|Original title:||Ahi va el diablo|
|Genre:||Horror, Mystery, Drama|
|Direction:||Adrián García Bogliano|
|Production country:||Mexiko 2013|
|Running time:||Approx. 97 min.|
|Number of discs:||1|
|Languages:||German, Spanish (Dolby Digital 5.1)|
|Picture format:||16:9 (2.35:1)|
|Bonus:||Making of, Trailer|
|Label:||Neue Pierrot le Fou GmbH|
Content: It was supposed to be just a relaxing family trip to a cave system near Tijuana. But for Felix (Francisco Barreiro) and his wife Sol (Laura Caro), the trip turns into a real horror when their two children Sara (Michele Garcia) and Adolfo (Alan Martinez) disappear without a trace while their parents indulge their lust in the car. A night of fear is followed by relief the next day when the children reappear seemingly completely unharmed. But Sol in particular notices that their behavior has changed. The suspicion arises that something terrible has happened to the children in the caves that has downright traumatized them. When Felix and Sol learn something that corroborates this suspicion, they make a decision that will change their lives forever. But were their suspicions really well-founded, or might the truth be quite different?
From its opening sequence, Here Comes the Devil makes it clear that you're not dealing with a conventional scary movie. Director Adrián García Bogliano quickly builds up an atmosphere charged with eroticism and subliminally menacing, which is hard to escape. It is true that at first glance one wonders, and not only with this opening scene, what it has to do with the actual story. But even if the production is a bit unwieldy at such moments, this doesn't have a negative effect on the overall impression. This is due to some very effective shock moments and the oppressive finale absolutely positive.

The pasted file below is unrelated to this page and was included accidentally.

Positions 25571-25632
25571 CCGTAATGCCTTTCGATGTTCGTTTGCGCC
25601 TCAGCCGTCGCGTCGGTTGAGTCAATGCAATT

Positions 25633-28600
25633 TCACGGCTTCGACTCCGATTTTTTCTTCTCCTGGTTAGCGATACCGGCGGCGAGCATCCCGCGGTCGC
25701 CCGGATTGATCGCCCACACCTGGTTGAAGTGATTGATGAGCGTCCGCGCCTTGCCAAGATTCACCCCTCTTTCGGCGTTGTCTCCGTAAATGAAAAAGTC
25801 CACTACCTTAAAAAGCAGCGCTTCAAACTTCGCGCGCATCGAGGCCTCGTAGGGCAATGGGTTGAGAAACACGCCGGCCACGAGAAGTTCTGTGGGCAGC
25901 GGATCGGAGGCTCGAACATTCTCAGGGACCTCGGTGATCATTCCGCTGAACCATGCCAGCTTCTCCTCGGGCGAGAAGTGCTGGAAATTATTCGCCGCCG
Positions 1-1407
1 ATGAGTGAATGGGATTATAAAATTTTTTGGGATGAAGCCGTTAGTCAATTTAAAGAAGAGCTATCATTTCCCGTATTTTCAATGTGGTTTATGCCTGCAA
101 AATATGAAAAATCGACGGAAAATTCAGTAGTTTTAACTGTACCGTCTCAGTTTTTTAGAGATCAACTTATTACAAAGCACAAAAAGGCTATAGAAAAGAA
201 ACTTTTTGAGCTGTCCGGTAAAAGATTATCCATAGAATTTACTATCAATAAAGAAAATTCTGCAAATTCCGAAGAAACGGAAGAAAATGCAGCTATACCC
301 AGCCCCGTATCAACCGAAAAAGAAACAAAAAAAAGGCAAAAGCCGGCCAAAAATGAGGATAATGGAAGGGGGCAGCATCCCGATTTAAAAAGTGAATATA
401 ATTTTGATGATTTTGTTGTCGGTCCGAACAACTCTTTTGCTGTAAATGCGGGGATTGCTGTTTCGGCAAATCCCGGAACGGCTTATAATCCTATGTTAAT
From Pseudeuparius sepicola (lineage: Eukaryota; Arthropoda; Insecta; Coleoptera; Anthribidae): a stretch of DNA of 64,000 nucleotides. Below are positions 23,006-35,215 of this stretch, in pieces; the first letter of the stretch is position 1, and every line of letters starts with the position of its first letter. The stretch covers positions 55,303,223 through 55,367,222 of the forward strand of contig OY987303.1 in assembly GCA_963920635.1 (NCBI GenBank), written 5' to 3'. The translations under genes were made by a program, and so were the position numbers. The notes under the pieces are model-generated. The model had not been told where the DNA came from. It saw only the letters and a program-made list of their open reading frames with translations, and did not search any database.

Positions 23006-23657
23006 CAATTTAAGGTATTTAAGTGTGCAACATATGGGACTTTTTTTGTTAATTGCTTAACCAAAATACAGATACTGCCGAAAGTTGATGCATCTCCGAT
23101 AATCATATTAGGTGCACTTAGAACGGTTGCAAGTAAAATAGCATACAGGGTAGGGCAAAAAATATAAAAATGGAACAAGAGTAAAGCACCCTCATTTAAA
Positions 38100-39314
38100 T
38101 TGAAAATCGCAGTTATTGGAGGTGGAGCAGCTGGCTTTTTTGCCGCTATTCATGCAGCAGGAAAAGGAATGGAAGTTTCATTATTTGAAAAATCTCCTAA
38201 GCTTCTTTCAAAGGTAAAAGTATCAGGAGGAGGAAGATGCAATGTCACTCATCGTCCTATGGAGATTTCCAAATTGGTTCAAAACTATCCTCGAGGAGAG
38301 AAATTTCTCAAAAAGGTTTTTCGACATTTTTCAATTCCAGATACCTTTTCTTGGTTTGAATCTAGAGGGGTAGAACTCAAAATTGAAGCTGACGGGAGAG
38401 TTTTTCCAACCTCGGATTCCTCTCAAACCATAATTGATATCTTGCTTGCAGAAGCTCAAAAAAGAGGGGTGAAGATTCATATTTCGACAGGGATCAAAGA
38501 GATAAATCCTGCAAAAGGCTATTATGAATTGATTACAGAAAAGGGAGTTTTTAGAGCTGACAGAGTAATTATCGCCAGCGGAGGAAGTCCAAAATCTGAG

All the same, you have to get used to the overall quite quiet narrative and the somewhat cryptic plot construct. Here, the viewer is not chewed in detail and everything is explained in such a way that it really understands everyone. Rather, the director plays with symbolism, limits himself to allusions and deliberately leaves some questions unanswered. This can be a bit frustrating in the end, if you're used to straightforward, clear storytelling patterns. But those who like to squint in the direction of arthouse fare even in the horror genre and are not afraid to leave the intellect switched on here and there, will be able to recognize what really lies behind the disturbing-obstructive facade of the film.
Now this is not to say that Here Comes the Devil is completely cerebral art cinema. Some of the images speak too clearly for that. But even if he uses some conventional means, Adrián García Bogliano leaves the usual genre paths often enough to make his film something very special. This may not really be suitable for the masses, but who likes it not only scary, but also unusual, should not miss this successful contribution of the young Mexican horror film in any case. Worth seeing!
Picture + Sound: Since for the test nu purely data-reduced press sample was available, no rating can be given here to the picture and sound quality.
Extras: Also the bonus material could not be sighted on the press DVD. Announced are an extensive making of, as well as the trailer for the film.
Conclusion:Here Comes the Devil is a bloody mystery thriller beyond the mainstream. Despite some slightly unwieldy, chewy moments, the oppressive atmosphere and the many small but totally effective shock effects make this film a tense and gripping genre entry that should not be missed by lovers of more sophisticated scary fare. Recommended
An article by Frankfurt-Tipp